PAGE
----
US fried chicken giant Chick-Fil-A has been served notice at its first UK store in Reading, Berkshire, after protestors objected to its owners’ stance on lesbian, gay, bisexual and transgender (LGBT) people.
The restaurant chain is one of America’s largest, with some 2,400 stores in the states. It is most famous for its fried-chicken sandwiches, which it claims to have invented.
But in exporting the concept to British shores, it also brought with it objections over the owners’ fundamental Christian beliefs.
Stores in the US don’t open on Sundays, for example. Workers are also paid more than twice the national average, and the company gives generously to Christian charities.
But more controversial is the funding of organisations opposed to gay marriage.
Chick-Fil-A has donated more than $5m to such groups since 2003, according to Forbes, including the now-defunct Exodus International, which was a proponent of “conversion therapy” for gay people.
In a 2012 speech, Dan T Cathy, the chain’s chief executive said: “We are very much supportive of the family – the biblical definition of the family unit.
“We are a family-owned business, a family-led business, and we are married to our first wives. We give God thanks for that.”
All this raised the ire of Reading Pride, which has held protests outside the Oracle shopping centre in which the first UK Chick-Fil-A is sited.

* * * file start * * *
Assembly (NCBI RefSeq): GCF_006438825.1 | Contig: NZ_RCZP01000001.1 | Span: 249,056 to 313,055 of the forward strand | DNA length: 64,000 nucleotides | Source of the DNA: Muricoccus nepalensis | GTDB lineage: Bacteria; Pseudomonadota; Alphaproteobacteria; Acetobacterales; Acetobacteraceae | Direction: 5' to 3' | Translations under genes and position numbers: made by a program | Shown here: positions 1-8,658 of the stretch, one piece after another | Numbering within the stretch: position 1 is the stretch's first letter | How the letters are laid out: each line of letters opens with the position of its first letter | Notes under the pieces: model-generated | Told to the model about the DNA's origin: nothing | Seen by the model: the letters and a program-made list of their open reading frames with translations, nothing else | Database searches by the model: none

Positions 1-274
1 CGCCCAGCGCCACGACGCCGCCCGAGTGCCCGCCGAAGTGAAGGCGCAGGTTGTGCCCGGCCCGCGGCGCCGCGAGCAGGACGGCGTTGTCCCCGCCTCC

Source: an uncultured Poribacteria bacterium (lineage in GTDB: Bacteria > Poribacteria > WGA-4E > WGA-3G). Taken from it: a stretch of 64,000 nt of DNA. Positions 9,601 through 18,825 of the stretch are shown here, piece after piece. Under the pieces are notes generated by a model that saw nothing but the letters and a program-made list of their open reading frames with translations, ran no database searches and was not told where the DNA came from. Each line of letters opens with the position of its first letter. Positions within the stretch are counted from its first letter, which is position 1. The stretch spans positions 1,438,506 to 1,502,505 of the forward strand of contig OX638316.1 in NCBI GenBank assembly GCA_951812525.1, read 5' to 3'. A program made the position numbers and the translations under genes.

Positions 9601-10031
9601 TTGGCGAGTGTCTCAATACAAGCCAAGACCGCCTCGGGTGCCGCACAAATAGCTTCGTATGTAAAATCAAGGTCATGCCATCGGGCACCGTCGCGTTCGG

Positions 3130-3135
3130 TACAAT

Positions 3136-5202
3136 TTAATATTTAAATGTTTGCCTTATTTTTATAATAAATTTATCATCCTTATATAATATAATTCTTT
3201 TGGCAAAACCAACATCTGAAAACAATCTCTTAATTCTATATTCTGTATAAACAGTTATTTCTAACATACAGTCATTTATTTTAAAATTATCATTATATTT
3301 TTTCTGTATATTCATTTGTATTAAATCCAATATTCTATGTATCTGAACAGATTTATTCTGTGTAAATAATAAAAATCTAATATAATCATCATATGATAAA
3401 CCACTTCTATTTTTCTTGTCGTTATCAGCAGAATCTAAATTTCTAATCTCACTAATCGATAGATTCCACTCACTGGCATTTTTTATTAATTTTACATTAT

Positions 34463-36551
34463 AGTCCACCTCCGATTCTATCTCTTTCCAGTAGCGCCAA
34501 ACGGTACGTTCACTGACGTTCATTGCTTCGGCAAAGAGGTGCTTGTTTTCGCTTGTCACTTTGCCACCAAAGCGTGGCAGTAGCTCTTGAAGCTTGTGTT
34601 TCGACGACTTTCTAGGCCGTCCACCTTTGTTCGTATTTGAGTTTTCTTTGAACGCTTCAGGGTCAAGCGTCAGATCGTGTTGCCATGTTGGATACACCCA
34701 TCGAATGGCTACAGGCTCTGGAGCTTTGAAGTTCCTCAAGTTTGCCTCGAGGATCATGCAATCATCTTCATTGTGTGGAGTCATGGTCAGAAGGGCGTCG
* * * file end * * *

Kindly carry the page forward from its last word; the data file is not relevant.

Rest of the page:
The group said: “The chain’s ethos and moral stance goes completely against our values, and that of the UK as we are a progressive country that has legalised same-sex marriage for some years and continues to strive towards equality.”
A statement by the Oracle shopping centre issued just eight days after the chain opened, said Chick-Fil-A’s lease would not be extended beyond its initial six-month pilot, .
It told the BBC “We always look to introduce new concepts for our customers. However, we have decided on this occasion that the right thing to do is to only allow Chick-Fil-A to trade with us for the initial six-month pilot period, and not to extend the lease any further.”
Reading Pride welcomed the decision, but said it would continue its protests until the chain had closed its doors for the final time.